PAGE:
5th Annual Niko Koutouvides Football Clinic June 15 9AM-12 @ Plainville High School **The Clinic is Open to REGISTERED Players of The Plainville Colts Youth Football League** In addition, The Plainville Colts will be holding a Football clinic on June 14, 10-noon @ Norton Park. Open to all Plainville Residents Grades K-8. The last chance to register before the Niko Clinic will be on June 14 from 9:30AM-10:30AM @ Norton Park – Fee is $160 for Football and $100 for cheer. Photos courtesy of Pat Matthews Photography Special Thanks to Our Sponsors – Sardilli Produce & Dairy – Sculptures Salons – Manafort Brothers – TWM Development – Skala Partners – Ferguson Contractors – Central Café – Dicks Sporting Goods – CWPM – Nano Construction – Loureiro Engineering – Pat Matthews Photography – Barker Tile Works – Lagassey Custom Homes – Modern Barber Shop – Accurate Insulation – Knibbs Electrical Services – West Main Pizza

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A6 Thursday, June 12, 2014

The Plainville Citizen |

Wings & Wheels takes off at Robertson Airport for third year By Robin Lee Michel Special to The Citizen

Jackson Landini pressed close to the dashboard of the small two-seater plane so he could look out the windshield to see his aunt. Brittany Helddon, of Middletown, had brought her 4-year-old grandson to Wings & Wheels on June 7 so that he could

have a firsthand encounter with all sorts of aircraft and vehicles. “I like this one the best,” Jackson said as he climbed out of the plane. He then took off running to see the 1995 Diamond Dimona MotorGlide, which had been made in Austria. The youngster was one of thousands of people who visited Plainville’s Robertson

The third annual Wings & Wheels event was held June 7 at Plainville’s Robertson Airport. | (Photo by Patrick Matthews)

Airport for the third annual fundraiser, which benefited the Petit Family Foundation and Plainville Community Food Pantry. This fly-in and classic car show was organized to provide the community with a

fun day to showcase the airport and local organizations. Plainville police officers and firefighters were also on site with vehicles. Participants came from all over the region with some literally flying in for the event.



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Bill Kulle and Augie Gorreck flew their 1943 Stearman from Skylark Airport in East Windsor. The planes were used for training by the U.S. Army during World War II, Kulle said, and this particular aircraft was restored 30 years ago. With two cockpits, the men said they each would fly one way of their round trip that day. Other aviation exhibits on site that day included a helicopter, a small jet and numerous display tables with personnel providing information about aviation opportunities such as Dream Ride, Civil Air Patrol, Pilot Proficiency Program, Silver City Flying Club, Angel Flight, Skydive CT and others. Planes occasionally flew overhead as they took passengers for short flights to get a birds-eye view of the area. Meanwhile on the northern side of the airport automobiles of all models, years and makes streamed onto airport grounds for the car show. They all were alike in one way: each vehicle was beautifully restored and maintained, and proudly displayed. As soon as they parked, owners hopped out to open the hoods, post information, clean the engines and dust the trunks. The oldest vehicles were parked side by side: a 1915 See Wheels / Page 7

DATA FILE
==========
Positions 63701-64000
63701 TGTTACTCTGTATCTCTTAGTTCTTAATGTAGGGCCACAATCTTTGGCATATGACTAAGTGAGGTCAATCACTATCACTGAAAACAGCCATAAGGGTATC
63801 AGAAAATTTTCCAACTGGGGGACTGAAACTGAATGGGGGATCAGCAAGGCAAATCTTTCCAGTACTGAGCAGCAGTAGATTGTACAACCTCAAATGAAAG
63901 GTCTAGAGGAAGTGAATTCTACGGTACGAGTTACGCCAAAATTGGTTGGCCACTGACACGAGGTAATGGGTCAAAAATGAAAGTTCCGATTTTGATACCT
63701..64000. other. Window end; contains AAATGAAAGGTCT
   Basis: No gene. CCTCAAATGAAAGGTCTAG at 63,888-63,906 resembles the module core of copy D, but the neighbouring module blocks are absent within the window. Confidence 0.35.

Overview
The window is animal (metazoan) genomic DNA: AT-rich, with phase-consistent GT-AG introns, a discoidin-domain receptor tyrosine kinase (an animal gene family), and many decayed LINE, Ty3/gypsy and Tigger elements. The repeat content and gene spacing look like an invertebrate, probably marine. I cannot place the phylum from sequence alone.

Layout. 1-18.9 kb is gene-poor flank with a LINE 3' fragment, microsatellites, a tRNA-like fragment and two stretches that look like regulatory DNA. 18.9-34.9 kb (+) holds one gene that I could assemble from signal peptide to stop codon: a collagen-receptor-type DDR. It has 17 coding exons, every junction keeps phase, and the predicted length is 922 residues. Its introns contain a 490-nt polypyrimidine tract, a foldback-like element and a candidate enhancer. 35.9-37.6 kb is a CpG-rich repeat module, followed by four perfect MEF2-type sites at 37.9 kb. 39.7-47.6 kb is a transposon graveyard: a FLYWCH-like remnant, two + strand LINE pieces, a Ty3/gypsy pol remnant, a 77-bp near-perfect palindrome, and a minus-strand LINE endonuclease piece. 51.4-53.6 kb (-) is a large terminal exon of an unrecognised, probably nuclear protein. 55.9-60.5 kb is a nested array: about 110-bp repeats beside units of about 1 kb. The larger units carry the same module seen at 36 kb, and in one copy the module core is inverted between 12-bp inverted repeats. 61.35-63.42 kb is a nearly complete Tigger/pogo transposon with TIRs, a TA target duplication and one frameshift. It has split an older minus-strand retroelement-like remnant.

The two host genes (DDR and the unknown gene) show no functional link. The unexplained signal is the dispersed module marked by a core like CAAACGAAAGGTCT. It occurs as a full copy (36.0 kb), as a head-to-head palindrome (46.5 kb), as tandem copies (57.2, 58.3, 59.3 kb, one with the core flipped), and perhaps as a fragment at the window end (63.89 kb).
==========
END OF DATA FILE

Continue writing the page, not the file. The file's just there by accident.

The Plainville Citizen |


Religious Briefs Tag sale Church of Our Saviour, 115 West Main St., has scheduled a tag, bake and plant sale for Saturday, June 21, 9 a.m. to 2 p.m. Toys, furniture, small appliances, kitchen items and more. Coffee, soda, pastries and hot dogs will be available for purchase. For more information, call (860) 747-3109.

United Methodist The Plainville United Methodist Church scheduled Sunday worship for 10 a.m. Regular weekly events planned: Tuesday Ladies Meeting - Tuesdays, 9:30 a.m.; Boy Scouts - Tuesdays, 7 p.m.; AA - Sundays, Mondays and Wednesdays, 7 p.m.; Al-Anon- Mondays, 7 p.m. Special events: Children’s Day at Sunday Worship - Sunday, June 15, 10 a.m.; Choir Rehearsal - Sunday, June 15, following worship; American Red Cross Blood Drive Wednesday, June 18, 1 to 6 p.m. For more information, call the church office, (860) 747-2328.; Worship with Holy Communion - Sunday, July 13, 10 a.m.